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Mobile apps: The IT pro's new power tools

Robert L. Scheier | March 13, 2012
Heavy-duty mobile IT apps for the iPad, iPhone, and Android devices have many IT departments on the move.

Vocus's Kipp agrees that today's mobile administration apps make life "much easier. ... For one, I'm not worried about whether or not an alert is going to go out. It's a worry that's been taken off our plate." Due to the service-oriented nature of Vocus's mission, "We're tied to those devices anyway. This makes sure we get alerts in a reliable fashion. It's a comfort level you can't put a price on in the industry we're working in."

Gettel's Bement also sees little downside to the rise of mobile IT. "It makes my life easier because I don't need to be at my office to do my job," says Bement. "I can use [the built-in] Cisco VPN client on my iPad to connect to my network, and launch whichever application I need, and remote into my PC, remote into the server, and make any changes I need." If he didn't have the mobile access, he would have to drive 40 minutes round trip to work for something as simple as a user locking themselves out of their account. Now, he does the five minutes of actual work from home.

With all the benefits of smartphones, alerts can still get lost in a flood of emails and texts. Onset Technology is one company targeting this glut. The company's OnPage priority messaging technology triggers an alarm on the user's device "until you attend to it," says CEO Judit Sharon. The service is available on iOS and BlackBerry, with Android support coming soon.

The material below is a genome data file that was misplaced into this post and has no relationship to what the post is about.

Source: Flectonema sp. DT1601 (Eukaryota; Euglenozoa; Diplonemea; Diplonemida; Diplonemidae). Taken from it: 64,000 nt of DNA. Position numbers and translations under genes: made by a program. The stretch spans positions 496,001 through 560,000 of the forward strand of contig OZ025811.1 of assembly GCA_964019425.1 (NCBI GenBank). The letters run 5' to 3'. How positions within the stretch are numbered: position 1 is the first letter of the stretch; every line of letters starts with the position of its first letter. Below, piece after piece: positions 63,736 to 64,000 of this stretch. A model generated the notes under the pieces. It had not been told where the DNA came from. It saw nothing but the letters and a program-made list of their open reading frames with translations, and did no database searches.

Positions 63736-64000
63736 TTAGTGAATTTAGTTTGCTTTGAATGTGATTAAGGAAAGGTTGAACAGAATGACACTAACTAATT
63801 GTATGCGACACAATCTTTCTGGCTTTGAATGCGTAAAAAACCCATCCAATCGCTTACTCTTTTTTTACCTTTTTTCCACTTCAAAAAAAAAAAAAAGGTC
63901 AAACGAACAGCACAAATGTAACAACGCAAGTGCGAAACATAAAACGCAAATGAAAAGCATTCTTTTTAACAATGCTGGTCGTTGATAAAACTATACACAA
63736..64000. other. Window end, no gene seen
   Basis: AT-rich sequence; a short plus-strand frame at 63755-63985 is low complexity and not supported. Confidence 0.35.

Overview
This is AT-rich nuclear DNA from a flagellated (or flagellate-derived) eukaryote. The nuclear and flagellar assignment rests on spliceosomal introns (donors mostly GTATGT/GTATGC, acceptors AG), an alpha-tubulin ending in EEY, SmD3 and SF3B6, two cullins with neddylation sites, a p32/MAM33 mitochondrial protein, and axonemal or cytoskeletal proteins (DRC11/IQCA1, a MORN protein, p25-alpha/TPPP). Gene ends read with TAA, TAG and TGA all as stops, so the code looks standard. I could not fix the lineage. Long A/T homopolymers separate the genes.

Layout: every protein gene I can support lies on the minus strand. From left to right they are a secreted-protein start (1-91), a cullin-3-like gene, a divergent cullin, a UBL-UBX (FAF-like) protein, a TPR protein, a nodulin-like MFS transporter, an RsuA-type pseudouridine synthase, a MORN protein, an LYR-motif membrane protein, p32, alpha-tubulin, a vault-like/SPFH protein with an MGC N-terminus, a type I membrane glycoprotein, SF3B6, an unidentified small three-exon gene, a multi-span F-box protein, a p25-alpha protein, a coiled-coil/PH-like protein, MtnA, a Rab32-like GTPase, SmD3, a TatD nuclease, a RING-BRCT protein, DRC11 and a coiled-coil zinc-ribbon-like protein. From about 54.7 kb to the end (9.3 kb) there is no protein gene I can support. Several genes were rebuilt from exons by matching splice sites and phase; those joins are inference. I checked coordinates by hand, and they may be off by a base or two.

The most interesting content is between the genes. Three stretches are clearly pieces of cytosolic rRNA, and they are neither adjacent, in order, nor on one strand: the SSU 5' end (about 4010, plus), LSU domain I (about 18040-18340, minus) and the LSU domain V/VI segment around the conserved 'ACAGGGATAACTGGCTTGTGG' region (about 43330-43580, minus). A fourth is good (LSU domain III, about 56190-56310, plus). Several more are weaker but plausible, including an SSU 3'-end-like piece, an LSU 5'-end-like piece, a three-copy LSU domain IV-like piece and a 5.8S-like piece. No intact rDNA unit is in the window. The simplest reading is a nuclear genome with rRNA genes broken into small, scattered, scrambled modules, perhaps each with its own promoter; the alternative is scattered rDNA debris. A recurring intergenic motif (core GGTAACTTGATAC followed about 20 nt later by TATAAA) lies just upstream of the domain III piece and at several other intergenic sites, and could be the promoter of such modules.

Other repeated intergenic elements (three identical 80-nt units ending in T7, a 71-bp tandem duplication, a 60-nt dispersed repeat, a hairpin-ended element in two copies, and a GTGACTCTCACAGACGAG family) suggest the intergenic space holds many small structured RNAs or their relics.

Vocus's Kipp has been working with OnPage for more than six months. His 13-member site operations team finds OnPage on the iPhone to be more reliable than the pagers the firm used up until last year. OnPage's two-way communications also provides notification when a message is delivered and read.

Overcoming mobile security jitters As a "trusted user," an admin can, of course, become a threat vector if someone attacks corporate systems via their mobile device. A number of vendors offer ways to separate the work and personal "personalities" of mobile devices, either hiding or hardening the "work" personality to make it more resistant to attacks.

Open Kernel Labs uses virtualization to create separate operating systems on Android, Windows Mobile, and Symbian operating systems, and it recently announced a partnership with LG Electronics to produce "defense-grade" mobile devices using its OKL4 Microvisor. The first such devices are expected to reach the market this fall, with carriers charging a premium of anywhere from $20 to $400 for the added security, says Carl Nerup, vice president of business development at Open Kernel Labs.

Telefónica Digital and EMC VMware are expected to offer Telefónica Dual Persona service later this year. The service will allow IT departments to securely create and manage a "corporate mobile workspace" to run administrative applications on Android devices over the air. The Samsung Galaxy SII will be the first handset to support the service, according to the companies, with Samsung expected "to offer service compatibility with all of its devices in the coming months."

 

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